There may be any number of reasons why a property you own will stand unoccupied over the winter. You may simply up sticks and go in search of the sun until the winter has finally turned the corner. Or perhaps you are a landlord without a tenant. The property could even be the subject of probate and is empty while the paperwork gets sorted.
What ever the reason, you may wish to think about having specialist empty property insurance cover.
If the premises are going to be left unoccupied for a month or more, most traditional homeowner or landlord insurance policies are likely to lapse or to become severely limited in the level of cover provided. The simple reason is that an empty property attracts different risks to one that is lived in continuously and your regular insurer may want to avoid those additional risks.
In order to maintain an adequate level of protection for your vacant property, you instead need unoccupied property insurance – which we are able to arrange for you here at Cover4LetProperty.
Although there may be no one at home, the property – and more especially the pipework – is still likely to appreciate a modicum of heat, with your central heating system set to its anti-frost setting.
British Gas suggests that you prepare for winter by:
- setting the system’s clock or timer and checking that it is working properly;
- resetting the clock if there has been a recent power outage;
- checking whether the batteries on any wirelessly controlled thermostats need replacing; and
- checking that the water pressure is sufficient to prevent the boiler from switching itself off.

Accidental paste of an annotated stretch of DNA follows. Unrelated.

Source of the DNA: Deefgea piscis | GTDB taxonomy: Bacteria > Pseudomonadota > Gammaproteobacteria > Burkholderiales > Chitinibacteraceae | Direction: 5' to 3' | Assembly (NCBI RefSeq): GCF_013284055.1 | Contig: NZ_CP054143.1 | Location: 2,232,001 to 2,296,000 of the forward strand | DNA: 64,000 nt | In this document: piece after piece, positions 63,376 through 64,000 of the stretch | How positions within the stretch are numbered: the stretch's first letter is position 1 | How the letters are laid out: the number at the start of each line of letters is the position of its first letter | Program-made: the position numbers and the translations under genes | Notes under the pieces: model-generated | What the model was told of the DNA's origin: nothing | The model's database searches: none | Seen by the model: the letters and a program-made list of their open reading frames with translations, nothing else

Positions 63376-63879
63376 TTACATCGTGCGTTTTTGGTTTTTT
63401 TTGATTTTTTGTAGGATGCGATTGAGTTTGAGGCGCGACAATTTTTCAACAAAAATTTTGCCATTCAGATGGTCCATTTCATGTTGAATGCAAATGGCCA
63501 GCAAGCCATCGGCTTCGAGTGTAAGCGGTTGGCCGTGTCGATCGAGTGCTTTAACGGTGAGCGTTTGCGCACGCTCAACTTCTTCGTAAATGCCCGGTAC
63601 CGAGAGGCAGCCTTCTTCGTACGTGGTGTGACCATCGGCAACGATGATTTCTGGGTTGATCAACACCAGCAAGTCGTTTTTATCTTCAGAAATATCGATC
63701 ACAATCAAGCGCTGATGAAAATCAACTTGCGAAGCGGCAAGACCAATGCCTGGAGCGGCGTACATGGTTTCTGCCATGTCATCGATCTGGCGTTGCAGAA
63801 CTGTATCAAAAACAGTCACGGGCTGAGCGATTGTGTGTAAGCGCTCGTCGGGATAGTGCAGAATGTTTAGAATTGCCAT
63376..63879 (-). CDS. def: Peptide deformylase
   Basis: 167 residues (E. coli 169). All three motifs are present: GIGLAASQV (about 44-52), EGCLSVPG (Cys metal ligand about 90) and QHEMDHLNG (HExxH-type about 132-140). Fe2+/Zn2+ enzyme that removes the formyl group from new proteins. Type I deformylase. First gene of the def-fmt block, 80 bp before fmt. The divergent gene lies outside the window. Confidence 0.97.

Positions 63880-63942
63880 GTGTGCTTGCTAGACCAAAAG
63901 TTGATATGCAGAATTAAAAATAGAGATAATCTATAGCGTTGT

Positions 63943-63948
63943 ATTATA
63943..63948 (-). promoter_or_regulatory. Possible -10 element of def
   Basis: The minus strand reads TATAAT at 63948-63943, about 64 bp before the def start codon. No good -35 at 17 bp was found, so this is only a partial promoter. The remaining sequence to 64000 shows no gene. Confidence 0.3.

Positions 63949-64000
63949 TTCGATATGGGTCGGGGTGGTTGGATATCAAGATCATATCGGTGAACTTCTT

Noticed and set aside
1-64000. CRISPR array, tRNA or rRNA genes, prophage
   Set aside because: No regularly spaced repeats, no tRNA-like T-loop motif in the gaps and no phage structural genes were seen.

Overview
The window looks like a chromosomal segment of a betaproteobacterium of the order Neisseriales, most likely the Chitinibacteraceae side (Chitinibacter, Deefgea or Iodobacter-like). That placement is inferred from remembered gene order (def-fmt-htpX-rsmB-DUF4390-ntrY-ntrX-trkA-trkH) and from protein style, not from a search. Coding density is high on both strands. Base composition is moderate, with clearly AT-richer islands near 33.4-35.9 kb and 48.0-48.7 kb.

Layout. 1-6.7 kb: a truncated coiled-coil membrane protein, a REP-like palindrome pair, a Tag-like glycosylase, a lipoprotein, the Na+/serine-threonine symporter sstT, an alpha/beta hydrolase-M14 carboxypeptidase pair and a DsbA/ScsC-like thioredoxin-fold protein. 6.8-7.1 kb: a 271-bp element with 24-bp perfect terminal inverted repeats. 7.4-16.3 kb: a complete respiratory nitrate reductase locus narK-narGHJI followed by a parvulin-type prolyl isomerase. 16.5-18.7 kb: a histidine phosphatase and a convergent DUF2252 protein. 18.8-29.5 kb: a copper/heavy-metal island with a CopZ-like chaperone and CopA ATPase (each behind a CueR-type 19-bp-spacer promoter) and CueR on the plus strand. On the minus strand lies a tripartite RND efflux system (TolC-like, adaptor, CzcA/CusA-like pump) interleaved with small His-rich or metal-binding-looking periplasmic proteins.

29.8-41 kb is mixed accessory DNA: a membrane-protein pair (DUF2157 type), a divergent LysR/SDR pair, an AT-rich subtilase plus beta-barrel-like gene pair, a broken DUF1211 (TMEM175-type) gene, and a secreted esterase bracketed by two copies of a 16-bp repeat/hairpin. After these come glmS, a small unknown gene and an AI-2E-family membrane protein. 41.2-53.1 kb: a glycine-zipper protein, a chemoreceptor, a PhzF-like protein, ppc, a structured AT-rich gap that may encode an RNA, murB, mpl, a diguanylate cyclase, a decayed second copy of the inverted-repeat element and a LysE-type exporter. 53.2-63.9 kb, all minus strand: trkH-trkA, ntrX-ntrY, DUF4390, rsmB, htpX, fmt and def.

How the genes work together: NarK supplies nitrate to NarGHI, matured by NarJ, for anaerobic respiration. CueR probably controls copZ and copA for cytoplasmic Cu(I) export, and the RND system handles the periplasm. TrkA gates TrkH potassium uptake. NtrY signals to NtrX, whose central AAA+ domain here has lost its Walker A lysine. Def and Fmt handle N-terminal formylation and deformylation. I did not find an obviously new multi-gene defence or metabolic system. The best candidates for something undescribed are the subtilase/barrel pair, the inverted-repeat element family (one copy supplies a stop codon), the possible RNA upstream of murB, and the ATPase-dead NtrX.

As property specialists Right Move point out, about a quarter of the heat in any home is lost through the roof.
As the very minimum, therefore, you might want to ensure that there is sufficient insulation in the roof space so that the ambient heat you are aiming to keep is not so easily lost – but remembering too that any pipes in the roof space need to be able to benefit from the heating system.
You may have arranged empty property insurance because you recognise the additional risks faced by an unoccupied home. That does not mean that you need not take all reasonable precautions to keep it safe and secure – indeed, your insurer has the right to expect you to help mitigate the risk of loss or damage in this way.
Security is likely to involve rather more than simply locking doors and windows and typically extends to measures designed not to advertise the fact that the property is empty – the garden kept tidy, deliveries taken in, timer switches on strategic lights indoors, perhaps a neighbour’s car parked in the driveway etc.
Your insurer is also likely to request that the empty property is visited and inspected on a regular basis and a log of such inspections kept. This might be done by friends or relations or reliable neighbours, although it is also a service offered by a growing number of security and property management companies.